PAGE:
The majority of family offices (86%) said they were happy with that performance and 63% said they plan to maintain or increase their allocations. More than half of family offices surveyed believe the highest returns in the space over the next decade will come from funds by emerging managers, according to the report.
Dedicating 10% of a portfolio to venture capital is considerable, even when alternative investments can account for more than 40% of family offices’ investable assets. But some RIAs are investing similarly on behalf of their less-wealthy clients.
Nicholas Bernardo, the managing partner of Bernardo Wealth Planning, an RIA outside Philadelphia managing $418 million, has over 150 high-net-worth clients, some with as much as $10 million to invest. He asked himself “how do we get their portfolios to look and feel like a $25 million investment portfolio in a responsible way?” Some of the RIA’s clients are qualified investors, but the only way to give others exposure to venture capital was to create a fund, pool their allocations, and invest with that money.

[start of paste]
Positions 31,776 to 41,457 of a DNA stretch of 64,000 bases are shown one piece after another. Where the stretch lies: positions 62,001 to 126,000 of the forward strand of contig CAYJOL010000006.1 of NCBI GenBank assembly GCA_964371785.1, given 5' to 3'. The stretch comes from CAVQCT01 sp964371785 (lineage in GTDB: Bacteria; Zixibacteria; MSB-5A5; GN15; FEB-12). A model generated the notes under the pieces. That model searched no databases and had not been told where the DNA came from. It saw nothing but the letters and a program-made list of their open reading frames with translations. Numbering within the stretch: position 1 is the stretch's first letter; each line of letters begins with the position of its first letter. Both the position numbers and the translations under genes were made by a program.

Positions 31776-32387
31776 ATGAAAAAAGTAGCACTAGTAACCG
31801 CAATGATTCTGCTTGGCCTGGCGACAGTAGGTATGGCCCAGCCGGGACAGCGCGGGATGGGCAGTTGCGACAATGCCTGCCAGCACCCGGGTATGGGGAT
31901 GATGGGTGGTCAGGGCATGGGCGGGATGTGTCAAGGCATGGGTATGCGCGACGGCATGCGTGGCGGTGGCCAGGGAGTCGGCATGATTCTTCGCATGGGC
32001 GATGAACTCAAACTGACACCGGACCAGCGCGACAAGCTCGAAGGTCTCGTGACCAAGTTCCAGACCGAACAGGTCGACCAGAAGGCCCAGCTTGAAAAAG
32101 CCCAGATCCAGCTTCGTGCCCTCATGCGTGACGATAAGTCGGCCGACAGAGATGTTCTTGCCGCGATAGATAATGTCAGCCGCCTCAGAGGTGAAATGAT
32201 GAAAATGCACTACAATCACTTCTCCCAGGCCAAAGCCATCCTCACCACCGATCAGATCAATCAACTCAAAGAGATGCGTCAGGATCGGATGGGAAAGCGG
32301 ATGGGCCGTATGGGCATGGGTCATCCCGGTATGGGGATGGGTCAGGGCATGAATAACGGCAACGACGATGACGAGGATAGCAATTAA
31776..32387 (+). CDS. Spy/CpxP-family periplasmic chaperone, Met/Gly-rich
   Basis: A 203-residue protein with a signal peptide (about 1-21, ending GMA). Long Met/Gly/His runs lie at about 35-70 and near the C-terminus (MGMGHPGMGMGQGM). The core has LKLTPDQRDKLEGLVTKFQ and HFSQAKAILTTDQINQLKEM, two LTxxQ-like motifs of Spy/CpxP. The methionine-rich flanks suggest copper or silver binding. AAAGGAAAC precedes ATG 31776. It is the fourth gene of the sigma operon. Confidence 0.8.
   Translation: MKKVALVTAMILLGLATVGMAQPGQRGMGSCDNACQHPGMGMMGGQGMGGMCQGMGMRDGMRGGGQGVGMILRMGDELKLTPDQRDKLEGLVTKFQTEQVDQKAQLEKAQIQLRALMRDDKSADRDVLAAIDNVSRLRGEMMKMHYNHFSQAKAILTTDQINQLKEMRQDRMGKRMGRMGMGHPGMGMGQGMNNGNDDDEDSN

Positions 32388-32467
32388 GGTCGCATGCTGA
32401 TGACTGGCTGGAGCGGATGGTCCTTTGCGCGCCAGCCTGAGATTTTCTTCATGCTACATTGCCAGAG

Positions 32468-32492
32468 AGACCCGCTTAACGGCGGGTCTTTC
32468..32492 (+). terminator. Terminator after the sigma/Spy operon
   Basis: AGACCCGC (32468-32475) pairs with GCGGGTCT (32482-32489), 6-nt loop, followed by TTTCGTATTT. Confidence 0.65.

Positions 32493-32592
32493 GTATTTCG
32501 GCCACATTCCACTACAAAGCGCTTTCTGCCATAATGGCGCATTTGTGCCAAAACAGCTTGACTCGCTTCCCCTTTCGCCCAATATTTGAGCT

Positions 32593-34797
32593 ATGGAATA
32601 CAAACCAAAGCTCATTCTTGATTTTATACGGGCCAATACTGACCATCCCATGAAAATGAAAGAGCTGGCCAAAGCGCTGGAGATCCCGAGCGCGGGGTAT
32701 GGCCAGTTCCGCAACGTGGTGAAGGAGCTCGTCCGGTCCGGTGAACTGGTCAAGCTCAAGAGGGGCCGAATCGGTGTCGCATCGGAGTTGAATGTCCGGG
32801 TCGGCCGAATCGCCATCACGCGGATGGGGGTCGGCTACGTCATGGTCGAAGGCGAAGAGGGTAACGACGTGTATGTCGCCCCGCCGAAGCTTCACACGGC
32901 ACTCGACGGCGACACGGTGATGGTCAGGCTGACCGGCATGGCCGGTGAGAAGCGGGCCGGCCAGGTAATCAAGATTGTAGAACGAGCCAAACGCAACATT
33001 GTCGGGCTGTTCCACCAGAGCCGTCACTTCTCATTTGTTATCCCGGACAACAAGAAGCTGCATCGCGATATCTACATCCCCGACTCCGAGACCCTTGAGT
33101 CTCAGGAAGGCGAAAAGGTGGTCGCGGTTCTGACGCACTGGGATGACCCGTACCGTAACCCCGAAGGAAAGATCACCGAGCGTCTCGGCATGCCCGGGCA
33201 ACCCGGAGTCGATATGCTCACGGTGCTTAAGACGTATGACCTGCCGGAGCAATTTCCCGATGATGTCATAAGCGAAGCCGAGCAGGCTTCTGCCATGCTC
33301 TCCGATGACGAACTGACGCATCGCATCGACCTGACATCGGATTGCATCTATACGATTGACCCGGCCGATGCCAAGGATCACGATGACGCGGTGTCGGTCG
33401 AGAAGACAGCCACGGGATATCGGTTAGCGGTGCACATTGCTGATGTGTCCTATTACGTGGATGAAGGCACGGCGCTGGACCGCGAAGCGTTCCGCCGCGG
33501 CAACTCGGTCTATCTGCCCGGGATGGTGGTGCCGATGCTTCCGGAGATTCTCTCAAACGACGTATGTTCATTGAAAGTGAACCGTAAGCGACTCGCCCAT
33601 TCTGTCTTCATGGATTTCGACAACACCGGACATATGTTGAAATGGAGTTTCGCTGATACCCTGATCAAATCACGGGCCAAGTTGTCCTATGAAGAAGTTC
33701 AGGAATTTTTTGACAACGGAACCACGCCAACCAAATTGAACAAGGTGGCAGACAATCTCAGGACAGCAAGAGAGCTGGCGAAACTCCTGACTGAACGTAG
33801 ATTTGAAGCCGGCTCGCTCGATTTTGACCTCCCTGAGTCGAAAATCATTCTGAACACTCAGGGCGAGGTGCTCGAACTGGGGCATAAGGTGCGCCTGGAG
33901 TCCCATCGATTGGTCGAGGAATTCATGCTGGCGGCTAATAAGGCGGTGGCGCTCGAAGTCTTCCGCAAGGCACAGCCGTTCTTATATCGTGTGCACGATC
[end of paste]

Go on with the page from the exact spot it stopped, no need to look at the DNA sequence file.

Bernardo has used a third-party platform to buy other alternative investments and spoke highly of it but he could not construct a venture portfolio using it. Establishing the fund, let alone managing it, required time and money: a platform to manage and report the holdings, the legal fees to create it, a fund administrator, and a third-party auditor are all necessary, he said.
“We’re certainly not charging two and twenty” and the advisors are also invested in the fund, Bernardo said.
The RIA’s venture fund charges enough to cover expenses and that differentiation is paying for itself in the form of new clients looking for a differentiator when choosing an advisor.
Bernardo isn’t the only one. Family offices, private banks, broker-dealers and RIAs together have $2 trillion in assets aggregated by Addepar, a reporting software for wealth managers. Out of RIAs that use Addepar, 95% have at least 5% of client assets in alternative investments and out of that group, approximately 85% of the RIAs have some level of investment in VC funds, the company told RIA Intel.
But RIAs using Addepar tend to have more clients with large portfolios and who are investing on a longer time horizon. Those RIAs do not represent the roughly 20,000 RIAs focused on private wealth management, according to Addepar CEO Eric Poirier.